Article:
Financial Advice for New Recruits: “What We Wish We’d Known”

By Carol Church

Have you ever wished that you could go back in time? I think we all have, at least occasionally. Unfortunately (or fortunately), nobody’s invented that magic machine just yet.

However, while we can’t go back in time, we can benefit from the advice of those who have “gone before” us and traveled paths similar to those we are likely to travel ourselves. Recently a conversation on an online military discussion board  caught my eye. It was a discussion among newly enlisted service members asking for financial advice (“What do you wish you’d known? What would you have done differently?”)  – from those who had “been there and done that.”

Army recruit doing push-ups
New Jersey’s Recruit Sustainment Program prepares future Soldiers. Photo by Master Sgt. Matt Hecht, DVIDShub.net

While not all advice seemed completely sound (for instance, I saw someone suggesting investing in Bitcoin), there were some good words of wisdom that I thought seemed worth distilling here. Here’s a brief summary.

Don’t buy a new car

This came up time and again, maybe because it’s such a common mistake. Advice was instead to buy a sensible, “boring” used car of a reliable make. Many suggested buying a car at all can be avoided when living on base.

Beware of alcohol, cigarettes, and a “party” lifestyle

Almost nothing costs more and leaves you less to show for it than spending money on alcohol, cigarettes, or worse. While we all want to enjoy time with friends, a party lifestyle is an expensive and dangerous way to burn through cash.

Don’t let peer pressure or the feeling of a flush bank account talk you into buying “toys”

Many talked about the danger of being tempted into buying into expensive “toys” like gaming systems, jewelry, sports equipment, motorcycles, and boats. This may be a particular danger for young recruits with no dependents who find they don’t seem to have a lot of expenses.

Set up TSP right away, and contribute 5% as soon as possible

“Everyone wishes they’d set up their TSP earlier” is what I read, and that sounds about right. It’s best that new recruits not “get used to” having the money that should be going to TSP, so setting up from the get-go is a very smart plan. You never feel the loss if you’ve never had that money in your account! As soon as possible, get the maximum match by going to the full 5%.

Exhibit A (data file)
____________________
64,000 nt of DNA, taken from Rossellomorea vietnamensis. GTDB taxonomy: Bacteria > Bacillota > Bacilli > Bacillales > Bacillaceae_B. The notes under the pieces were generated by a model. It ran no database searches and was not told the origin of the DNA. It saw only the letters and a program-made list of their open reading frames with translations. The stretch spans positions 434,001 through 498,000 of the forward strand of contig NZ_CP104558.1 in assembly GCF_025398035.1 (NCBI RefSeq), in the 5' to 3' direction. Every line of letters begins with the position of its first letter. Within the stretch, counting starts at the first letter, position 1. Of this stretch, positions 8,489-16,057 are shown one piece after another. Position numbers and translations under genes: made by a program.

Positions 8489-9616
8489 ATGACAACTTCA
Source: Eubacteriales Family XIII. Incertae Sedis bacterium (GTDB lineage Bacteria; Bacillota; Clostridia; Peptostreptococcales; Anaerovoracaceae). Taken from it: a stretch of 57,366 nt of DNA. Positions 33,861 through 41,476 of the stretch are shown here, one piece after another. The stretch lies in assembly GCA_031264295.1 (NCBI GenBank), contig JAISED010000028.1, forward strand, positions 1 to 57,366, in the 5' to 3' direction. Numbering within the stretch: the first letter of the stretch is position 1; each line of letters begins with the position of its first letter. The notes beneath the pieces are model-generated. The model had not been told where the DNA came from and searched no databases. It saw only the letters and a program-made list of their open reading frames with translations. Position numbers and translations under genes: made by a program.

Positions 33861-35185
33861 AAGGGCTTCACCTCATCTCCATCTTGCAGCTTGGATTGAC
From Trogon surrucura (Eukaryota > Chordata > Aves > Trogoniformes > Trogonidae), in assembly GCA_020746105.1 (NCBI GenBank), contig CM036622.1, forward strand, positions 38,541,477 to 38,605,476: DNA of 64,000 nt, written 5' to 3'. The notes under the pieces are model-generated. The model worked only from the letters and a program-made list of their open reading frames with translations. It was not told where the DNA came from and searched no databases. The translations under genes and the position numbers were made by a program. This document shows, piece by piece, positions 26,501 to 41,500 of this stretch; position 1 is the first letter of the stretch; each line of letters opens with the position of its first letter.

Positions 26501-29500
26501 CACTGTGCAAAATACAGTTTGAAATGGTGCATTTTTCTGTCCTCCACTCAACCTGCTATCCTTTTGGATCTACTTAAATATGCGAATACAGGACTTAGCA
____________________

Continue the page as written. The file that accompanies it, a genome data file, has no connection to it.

Learn how to cook

This simple piece of advice applies to every young person starting on his or her own! Although those living on base may have meals provided, in the end, we all need to know how to cook our own meals rather than relying on take out, fast food, or frozen dinners—expensive, and bad for our health.

Consider getting a roommate

If single and unattached and not living on base, this can be an excellent way to pocket some BAH.

Get the right credit card—but don’t overuse it

The protections of the SCRA (waived fees, low interest rates) mean that there are some very good options out there for credit cards for service members (in addition to service-specific cards). Getting off on the right foot here is a nice start, but young service members should use their new card wisely and plan to make payments in full each month.

Put pay raises to work

Pay raises should come pretty quickly in the first few years; rather than spending them, experienced service members suggest using them wisely by immediately putting them towards savings goals and/or eliminating debt.

Track expenses and make a budget

It gets said again and again…because it’s excellent advice! There are lots of good online tools and apps these days to help with this.

Be cautious about jumping into marriage

While it may not be what the young and in love want to hear, many message board users advised taking it slow when it comes to romance. Marriage is expensive, and divorce is even more so. Statistics show that those who marry young are more likely to split.

Of course, it’s often much easier to dole out advice as an armchair quarterback than it is to actually take it in the here and now. Still, I thought this perspective could be very helpful to new service members as well as to those who work with them.

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